The findings suggest that men should seek help for their impeding anxiety in order to improve health outcomes and overall well-being.
The first study explored that men with prostate cancer have high depression and anxiety rates, so an additional study explored the effects of depression on prostate cancer and concluded that it lowers survival rates.
The study was led by researchers at UCLA who found that prostate cancer patients suffering with depression had lower survival rates as they become disinterested in their own general health and care. Furthermore, missed opportunities by doctors to educate their patients on the negative impact of depression can lead to worsened outcomes.
The study examined data from 41,275 men diagnosed with prostate cancer; 1,894 had a depressive disorder.
UCLA professor Dr. Jim Hu said, “Men with intermediate- or high-risk prostate cancer and a recent diagnosis of depression are less likely to undergo definitive treatment and experience worse overall survival. The effect of depressive disorders on prostate cancer treatment and survivorship warrants further study, because both conditions are relatively common in men in the United States.”
Men with depression were less likely to seek out medical treatment, which could contribute to lower survival rates. Once again, this is a study that highlights the importance of managing mental health along with cancer diagnosis.
Symptoms associated with depression in men with prostate cancer include:
It’s important to treat both depression and anxiety in men with prostate cancer to improve health outcomes for patients. There are different modes of treatment that can be used to offer relief to these patients and improve their overall health – mental and physical. Treatment options to treat depression and anxiety in prostate cancer patients include:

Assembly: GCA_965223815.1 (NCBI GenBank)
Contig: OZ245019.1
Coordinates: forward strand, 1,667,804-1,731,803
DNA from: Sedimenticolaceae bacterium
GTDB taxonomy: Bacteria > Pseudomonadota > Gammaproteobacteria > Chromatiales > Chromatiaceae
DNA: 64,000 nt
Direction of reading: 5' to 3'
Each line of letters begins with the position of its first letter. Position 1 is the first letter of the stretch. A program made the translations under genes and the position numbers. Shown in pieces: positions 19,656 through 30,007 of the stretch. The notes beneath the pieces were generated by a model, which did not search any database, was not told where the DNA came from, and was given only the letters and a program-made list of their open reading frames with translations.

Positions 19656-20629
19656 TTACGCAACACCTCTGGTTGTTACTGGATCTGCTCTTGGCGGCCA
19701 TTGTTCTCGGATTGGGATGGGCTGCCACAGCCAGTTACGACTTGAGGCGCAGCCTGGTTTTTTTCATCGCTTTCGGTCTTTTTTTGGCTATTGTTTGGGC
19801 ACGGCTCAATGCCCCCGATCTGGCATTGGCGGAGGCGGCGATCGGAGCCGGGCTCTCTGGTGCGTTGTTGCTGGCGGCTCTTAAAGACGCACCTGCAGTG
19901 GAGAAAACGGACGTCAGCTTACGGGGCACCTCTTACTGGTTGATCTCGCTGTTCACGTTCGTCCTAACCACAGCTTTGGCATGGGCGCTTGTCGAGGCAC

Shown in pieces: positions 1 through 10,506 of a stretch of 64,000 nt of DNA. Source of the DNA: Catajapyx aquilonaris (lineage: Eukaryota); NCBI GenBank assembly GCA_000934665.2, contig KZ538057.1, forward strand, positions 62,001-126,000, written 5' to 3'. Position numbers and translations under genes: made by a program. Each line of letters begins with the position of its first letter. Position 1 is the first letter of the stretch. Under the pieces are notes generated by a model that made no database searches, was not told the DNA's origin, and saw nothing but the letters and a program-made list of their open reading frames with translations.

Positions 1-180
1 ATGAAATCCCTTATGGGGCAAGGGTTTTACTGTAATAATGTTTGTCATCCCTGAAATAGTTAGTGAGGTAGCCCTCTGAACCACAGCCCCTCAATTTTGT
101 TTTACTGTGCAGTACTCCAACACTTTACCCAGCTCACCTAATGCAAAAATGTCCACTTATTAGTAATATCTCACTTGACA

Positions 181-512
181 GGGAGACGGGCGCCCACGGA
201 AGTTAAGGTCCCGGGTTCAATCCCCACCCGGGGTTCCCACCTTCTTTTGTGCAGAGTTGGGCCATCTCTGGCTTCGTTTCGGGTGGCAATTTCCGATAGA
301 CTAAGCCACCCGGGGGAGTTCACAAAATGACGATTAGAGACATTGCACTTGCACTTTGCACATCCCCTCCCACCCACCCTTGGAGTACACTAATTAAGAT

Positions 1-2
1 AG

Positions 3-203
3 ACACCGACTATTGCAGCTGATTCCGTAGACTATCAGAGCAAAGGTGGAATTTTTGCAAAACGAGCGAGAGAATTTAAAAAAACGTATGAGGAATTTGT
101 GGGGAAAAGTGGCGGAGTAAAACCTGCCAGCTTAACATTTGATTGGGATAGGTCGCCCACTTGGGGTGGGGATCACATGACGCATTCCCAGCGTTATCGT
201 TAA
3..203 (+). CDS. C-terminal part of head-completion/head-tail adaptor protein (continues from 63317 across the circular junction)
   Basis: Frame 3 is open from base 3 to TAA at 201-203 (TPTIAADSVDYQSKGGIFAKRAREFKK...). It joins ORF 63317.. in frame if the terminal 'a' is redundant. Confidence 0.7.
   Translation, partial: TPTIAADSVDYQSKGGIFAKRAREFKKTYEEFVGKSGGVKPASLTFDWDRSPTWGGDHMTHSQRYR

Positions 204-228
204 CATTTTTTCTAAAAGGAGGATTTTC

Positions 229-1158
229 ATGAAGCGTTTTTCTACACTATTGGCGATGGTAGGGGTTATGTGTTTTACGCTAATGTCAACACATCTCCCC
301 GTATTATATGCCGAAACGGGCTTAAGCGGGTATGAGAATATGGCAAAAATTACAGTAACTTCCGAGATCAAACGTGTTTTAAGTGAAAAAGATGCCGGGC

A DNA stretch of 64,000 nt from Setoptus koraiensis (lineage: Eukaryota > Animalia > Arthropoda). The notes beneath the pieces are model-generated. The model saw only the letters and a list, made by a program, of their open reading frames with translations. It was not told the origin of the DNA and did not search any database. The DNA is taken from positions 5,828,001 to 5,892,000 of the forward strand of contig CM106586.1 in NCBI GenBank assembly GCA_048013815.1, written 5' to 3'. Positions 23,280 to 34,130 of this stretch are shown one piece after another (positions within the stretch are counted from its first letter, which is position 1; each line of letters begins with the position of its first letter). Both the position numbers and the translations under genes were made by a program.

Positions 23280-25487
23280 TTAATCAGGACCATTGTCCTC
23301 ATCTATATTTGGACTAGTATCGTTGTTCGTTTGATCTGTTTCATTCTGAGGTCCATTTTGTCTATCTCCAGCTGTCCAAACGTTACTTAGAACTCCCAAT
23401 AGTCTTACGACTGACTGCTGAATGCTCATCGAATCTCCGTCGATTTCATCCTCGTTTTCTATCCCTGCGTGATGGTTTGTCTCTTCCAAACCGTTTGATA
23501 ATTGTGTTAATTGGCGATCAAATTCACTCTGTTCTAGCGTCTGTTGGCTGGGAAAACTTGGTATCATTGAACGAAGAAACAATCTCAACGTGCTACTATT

The first step to combating depression and anxiety with prostate cancer is being willing to open up and talk about how you feel. Finding someone you trust is a good place to begin and you can then move into a direction to seek out help.
Managing and treating depression and anxiety isn’t just beneficial for your mental well-being, but it can improve your health overall – especially when it comes to your prostate cancer treatment and recovery.
A common prostate cancer treatment has been linked to an increased risk of Alzheimer’s disease. The research was led by Stanford University School of Medicine and the University of Pennsylvania Perelman School of Medicine. The research reviewed electronic medical records of prostate cancer patients, and researchers found the risk of Alzheimer’s disease was nearly doubled in those who were treated with androgen deprivation therapy (ADT). Continue reading…
Men who partake in vigorous exercise and other healthy lifestyle habits can reduce their risk of prostate cancer by 68 percent, according to researchers at the University of California, San Francisco. Many prostate cancers are not life threatening, but there are some aggressive types that can attack the bones and other organs, which can be fatal. Continue reading…